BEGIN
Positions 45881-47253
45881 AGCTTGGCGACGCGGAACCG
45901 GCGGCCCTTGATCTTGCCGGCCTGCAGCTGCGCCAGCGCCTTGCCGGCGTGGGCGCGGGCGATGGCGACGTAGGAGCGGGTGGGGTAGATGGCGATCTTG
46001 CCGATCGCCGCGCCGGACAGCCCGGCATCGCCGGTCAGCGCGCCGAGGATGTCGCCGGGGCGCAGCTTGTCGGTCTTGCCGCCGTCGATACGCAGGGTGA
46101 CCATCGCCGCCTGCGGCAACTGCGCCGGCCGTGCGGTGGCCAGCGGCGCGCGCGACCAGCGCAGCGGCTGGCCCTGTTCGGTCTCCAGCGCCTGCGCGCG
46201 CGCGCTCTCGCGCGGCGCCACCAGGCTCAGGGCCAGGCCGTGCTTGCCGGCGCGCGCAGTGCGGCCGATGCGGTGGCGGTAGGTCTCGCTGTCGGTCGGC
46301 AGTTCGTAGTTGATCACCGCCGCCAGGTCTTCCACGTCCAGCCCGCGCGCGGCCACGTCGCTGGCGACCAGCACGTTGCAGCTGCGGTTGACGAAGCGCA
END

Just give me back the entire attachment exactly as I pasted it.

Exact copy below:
Positions 45881-47253
45881 AGCTTGGCGACGCGGAACCG
45901 GCGGCCCTTGATCTTGCCGGCCTGCAGCTGCGCCAGCGCCTTGCCGGCGTGGGCGCGGGCGATGGCGACGTAGGAGCGGGTGGGGTAGATGGCGATCTTG
46001 CCGATCGCCGCGCCGGACAGCCCGGCATCGCCGGTCAGCGCGCCGAGGATGTCGCCGGGGCGCAGCTTGTCGGTCTTGCCGCCGTCGATACGCAGGGTGA
46101 CCATCGCCGCCTGCGGCAACTGCGCCGGCCGTGCGGTGGCCAGCGGCGCGCGCGACCAGCGCAGCGGCTGGCCCTGTTCGGTCTCCAGCGCCTGCGCGCG
46201 CGCGCTCTCGCGCGGCGCCACCAGGCTCAGGGCCAGGCCGTGCTTGCCGGCGCGCGCAGTGCGGCCGATGCGGTGGCGGTAGGTCTCGCTGTCGGTCGGC
46301 AGTTCGTAGTTGATCACCGCCGCCAGGTCTTCCACGTCCAGCCCGCGCGCGGCCACGTCGCTGGCGACCAGCACGTTGCAGCTGCGGTTGACGAAGCGCA